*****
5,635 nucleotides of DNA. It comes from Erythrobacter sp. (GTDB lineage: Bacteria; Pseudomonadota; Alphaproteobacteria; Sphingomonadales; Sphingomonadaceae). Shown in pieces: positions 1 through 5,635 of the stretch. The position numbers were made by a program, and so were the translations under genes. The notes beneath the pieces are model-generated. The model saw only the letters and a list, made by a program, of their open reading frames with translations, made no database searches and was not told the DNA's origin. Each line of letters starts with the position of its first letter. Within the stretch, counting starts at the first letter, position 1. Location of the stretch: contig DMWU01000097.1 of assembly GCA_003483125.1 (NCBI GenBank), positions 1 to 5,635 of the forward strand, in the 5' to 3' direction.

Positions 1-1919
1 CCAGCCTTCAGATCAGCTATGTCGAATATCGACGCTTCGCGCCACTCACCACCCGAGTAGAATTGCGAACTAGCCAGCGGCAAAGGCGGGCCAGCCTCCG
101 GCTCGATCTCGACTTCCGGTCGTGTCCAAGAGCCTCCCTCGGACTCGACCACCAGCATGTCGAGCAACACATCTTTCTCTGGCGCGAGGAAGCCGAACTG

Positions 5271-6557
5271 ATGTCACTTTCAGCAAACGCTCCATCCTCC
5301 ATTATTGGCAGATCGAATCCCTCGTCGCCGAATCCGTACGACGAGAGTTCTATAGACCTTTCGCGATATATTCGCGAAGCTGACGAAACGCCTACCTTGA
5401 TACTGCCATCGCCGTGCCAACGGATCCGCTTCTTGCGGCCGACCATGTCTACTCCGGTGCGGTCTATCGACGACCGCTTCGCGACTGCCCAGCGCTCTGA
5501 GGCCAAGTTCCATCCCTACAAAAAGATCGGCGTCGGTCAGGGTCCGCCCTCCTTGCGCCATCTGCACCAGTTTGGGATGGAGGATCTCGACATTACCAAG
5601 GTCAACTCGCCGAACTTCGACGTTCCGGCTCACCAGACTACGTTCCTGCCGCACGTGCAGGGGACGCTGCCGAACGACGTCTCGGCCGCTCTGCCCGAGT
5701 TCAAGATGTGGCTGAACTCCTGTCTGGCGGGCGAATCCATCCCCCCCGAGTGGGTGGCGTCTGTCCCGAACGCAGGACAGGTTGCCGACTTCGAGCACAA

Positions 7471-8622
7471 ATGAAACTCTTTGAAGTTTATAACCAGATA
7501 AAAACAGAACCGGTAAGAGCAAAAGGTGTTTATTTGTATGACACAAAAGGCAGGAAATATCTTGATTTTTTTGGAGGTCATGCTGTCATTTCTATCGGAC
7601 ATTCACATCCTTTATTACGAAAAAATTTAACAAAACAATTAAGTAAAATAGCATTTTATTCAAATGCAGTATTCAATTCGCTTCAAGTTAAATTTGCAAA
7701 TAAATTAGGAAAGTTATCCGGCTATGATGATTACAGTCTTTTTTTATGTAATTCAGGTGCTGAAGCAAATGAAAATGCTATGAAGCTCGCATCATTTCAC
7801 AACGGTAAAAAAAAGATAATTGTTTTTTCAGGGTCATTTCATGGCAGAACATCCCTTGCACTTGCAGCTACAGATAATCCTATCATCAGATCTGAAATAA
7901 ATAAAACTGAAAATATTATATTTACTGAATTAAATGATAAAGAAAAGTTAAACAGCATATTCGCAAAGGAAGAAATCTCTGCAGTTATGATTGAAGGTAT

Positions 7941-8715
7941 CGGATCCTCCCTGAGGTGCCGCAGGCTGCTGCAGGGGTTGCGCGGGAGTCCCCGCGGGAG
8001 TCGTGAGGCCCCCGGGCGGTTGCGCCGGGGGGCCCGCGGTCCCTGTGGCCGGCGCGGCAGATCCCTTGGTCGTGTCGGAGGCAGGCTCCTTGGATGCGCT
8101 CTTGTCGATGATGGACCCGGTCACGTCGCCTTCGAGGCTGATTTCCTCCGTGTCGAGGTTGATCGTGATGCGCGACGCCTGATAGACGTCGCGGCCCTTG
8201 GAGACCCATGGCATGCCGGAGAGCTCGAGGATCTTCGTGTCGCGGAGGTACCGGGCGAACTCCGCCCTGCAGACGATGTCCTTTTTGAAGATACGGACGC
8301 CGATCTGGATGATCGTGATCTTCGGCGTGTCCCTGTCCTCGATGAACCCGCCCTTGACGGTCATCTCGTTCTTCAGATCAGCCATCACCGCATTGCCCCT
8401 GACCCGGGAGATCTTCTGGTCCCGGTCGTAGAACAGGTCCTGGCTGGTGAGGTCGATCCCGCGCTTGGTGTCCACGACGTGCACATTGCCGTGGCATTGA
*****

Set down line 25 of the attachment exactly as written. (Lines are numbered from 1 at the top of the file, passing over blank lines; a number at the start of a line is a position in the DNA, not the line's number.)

8401 GACCCGGGAGATCTTCTGGTCCCGGTCGTAGAACAGGTCCTGGCTGGTGAGGTCGATCCCGCGCTTGGTGTCCACGACGTGCACATTGCCGTGGCATTGA